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The Biblical Revelation of the Cross
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THE FAITH ONCE DELIVERED
THE CROSS OF CHRIST FROM AN EARLY CHRISTIAN PERSPECTIVE
Why the cross of Christ? It’s a simple enough question. Why did God make a sacrifice of His Son?
To know the truth, we must seek to understand the beliefs and perspectives of the first Christians. For answers, we need to go back to the beginning …
The death of Jesus did not just happen privately, in secret, unannounced. His death was made a public spectacle for all to see. In just a few short years of ministry, this ‘son’ of a carpenter from Nazareth, as was supposed, had become renowned throughout all Judea and Galilee as a preacher of righteousness – as one who had worked miracles of healing and who attracted large crowds wherever He went. The news of His crucifixion reverberated throughout all Jerusalem and its environs. Many had been wondering if He were the promised Messiah or a prophet of God and undoubtedly the expectation of His arrival in the city for the Passover had given rise to great excitement. People had witnessed His coming as one who had taught with authority and power – not at all like the rabbis with whom they were familiar. Nevertheless, to members of the Sanhedrin, Jesus was to be feared as an outspoken rival – a thorn in the side, whose teaching had threatened to undermine their own positions of authority and the established order. It had become expedient for them to conspire that He should be charged with sedition and be put to an exemplary death – that He should be made to appear as one openly despised and rejected of God – accursed, hanging from a ‘tree’. Yet, in so doing, the Jewish leaders acted as was foretold in the very Scriptures they purported to uphold.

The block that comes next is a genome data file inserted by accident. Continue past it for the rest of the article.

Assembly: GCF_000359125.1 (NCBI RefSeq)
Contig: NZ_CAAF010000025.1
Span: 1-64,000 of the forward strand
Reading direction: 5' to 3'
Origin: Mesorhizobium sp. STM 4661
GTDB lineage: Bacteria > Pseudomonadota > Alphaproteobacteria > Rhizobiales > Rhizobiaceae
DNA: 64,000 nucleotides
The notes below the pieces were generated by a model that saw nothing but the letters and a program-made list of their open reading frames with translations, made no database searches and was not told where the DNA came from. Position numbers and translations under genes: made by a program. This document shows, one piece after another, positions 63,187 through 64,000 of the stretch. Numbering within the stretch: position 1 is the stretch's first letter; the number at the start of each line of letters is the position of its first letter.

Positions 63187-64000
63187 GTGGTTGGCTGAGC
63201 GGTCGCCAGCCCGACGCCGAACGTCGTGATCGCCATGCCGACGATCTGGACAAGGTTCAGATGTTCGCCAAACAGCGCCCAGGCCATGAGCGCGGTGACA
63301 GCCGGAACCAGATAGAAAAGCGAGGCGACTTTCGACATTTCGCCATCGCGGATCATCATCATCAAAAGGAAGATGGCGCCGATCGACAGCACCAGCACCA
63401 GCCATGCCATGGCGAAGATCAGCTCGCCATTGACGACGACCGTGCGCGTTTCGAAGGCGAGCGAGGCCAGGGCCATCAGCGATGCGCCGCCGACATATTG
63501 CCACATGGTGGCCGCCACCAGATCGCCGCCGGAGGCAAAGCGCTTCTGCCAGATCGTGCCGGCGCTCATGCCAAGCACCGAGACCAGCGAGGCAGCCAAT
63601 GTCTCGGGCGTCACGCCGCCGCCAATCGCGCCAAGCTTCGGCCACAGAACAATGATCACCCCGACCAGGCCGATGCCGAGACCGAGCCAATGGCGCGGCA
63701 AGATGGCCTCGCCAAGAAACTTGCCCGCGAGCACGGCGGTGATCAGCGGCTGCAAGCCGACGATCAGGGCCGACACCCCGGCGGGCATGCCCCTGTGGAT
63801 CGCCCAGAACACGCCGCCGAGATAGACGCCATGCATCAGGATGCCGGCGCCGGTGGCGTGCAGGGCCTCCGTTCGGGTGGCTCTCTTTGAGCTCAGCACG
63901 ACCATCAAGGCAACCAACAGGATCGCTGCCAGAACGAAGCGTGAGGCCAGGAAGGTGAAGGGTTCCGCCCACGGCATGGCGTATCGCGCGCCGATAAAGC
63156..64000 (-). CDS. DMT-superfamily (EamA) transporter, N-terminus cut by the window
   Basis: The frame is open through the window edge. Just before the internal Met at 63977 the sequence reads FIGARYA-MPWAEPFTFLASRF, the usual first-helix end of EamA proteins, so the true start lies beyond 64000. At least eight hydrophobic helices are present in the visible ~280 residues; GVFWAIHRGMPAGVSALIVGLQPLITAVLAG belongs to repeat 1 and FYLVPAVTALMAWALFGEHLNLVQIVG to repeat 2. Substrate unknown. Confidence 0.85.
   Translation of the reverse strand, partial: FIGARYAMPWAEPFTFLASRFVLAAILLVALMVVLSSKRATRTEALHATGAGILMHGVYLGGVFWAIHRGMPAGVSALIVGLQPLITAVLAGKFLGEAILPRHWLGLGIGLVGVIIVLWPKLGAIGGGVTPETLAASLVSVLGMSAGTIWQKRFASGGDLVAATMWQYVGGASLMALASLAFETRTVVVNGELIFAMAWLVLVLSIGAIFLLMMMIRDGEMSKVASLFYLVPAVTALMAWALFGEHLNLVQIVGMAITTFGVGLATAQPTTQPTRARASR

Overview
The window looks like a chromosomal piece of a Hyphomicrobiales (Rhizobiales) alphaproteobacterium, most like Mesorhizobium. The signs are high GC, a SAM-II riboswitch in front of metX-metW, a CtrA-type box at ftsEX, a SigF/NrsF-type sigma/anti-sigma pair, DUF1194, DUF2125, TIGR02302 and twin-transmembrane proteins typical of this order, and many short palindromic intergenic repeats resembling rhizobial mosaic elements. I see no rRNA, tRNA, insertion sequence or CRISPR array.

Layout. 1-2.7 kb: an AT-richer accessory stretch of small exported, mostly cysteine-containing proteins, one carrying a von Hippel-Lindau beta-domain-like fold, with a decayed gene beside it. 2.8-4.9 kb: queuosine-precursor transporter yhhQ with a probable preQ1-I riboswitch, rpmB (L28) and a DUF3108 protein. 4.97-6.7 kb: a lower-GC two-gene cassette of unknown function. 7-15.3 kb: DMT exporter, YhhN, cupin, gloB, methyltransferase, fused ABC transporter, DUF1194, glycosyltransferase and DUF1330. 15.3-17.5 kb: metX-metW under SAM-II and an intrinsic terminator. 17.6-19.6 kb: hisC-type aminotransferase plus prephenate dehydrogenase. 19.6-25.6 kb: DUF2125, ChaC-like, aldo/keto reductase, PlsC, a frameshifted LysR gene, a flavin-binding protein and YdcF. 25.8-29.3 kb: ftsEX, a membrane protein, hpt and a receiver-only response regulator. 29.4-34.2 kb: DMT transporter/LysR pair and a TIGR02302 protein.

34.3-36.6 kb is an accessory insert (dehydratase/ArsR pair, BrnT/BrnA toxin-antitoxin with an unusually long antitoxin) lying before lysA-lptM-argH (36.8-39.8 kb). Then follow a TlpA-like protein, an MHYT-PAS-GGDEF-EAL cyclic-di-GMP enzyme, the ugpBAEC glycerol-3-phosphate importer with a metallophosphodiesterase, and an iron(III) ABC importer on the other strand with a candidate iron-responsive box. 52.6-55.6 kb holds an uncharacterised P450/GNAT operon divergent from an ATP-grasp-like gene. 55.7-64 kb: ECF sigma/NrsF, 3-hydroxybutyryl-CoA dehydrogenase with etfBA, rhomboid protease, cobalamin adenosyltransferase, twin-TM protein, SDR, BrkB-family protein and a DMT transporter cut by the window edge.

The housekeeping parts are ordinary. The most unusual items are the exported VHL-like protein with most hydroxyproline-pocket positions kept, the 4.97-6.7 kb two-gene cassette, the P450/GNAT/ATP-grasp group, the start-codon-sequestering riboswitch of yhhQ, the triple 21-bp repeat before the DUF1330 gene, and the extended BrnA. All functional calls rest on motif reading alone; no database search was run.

Nevertheless, what this shows is that the Lord did not appear among us in the flesh simply to die. Although it was possible for the incarnation, death and resurrection to have happened without public revelation, it was necessary that He should minister openly and have witnesses who were able to testify and confirm faithfully to His bodily resurrection and to all that He did and had taught – for the purpose of our salvation and reconciliation with God. For it is through the Gospels that we learn about Jesus Christ the person and come to understand what it means to know Him and to be one of His disciples, in Spirit and in truth – and it is through Him that we have the revelation of the Father Himself.
Man’s sins scourged and pierced His mortal flesh. In His body, therefore, He truly bore man’s sins – but also in His heart. He was burdened by those sins and came that He might take them away. He laid down His life in holiness and true righteousness to glorify the Father in faithful witness to the love and the power of God over all sin and death – that we might come to believe, repent and be saved.
By the grace of God, because God is love, Jesus Christ, the Word of God, was revealed from heaven for our salvation, to redeem mankind from sin through the offering that He made of Himself for the sake of all who truly believe, that they, receiving forgiveness of sins, should die unto sin themselves and live unto God in Christ through the gift of the Holy Spirit and the righteousness which is by faith.
The Son of God came that He should ‘bear witness to the truth’ (John 18:37, NKJV). Yet, perhaps the greatest truth of all: ‘Christ died for our sins’ (1 Cor.15:3, NKJV), remains for many the greatest mystery.
To God be the glory. Amen.
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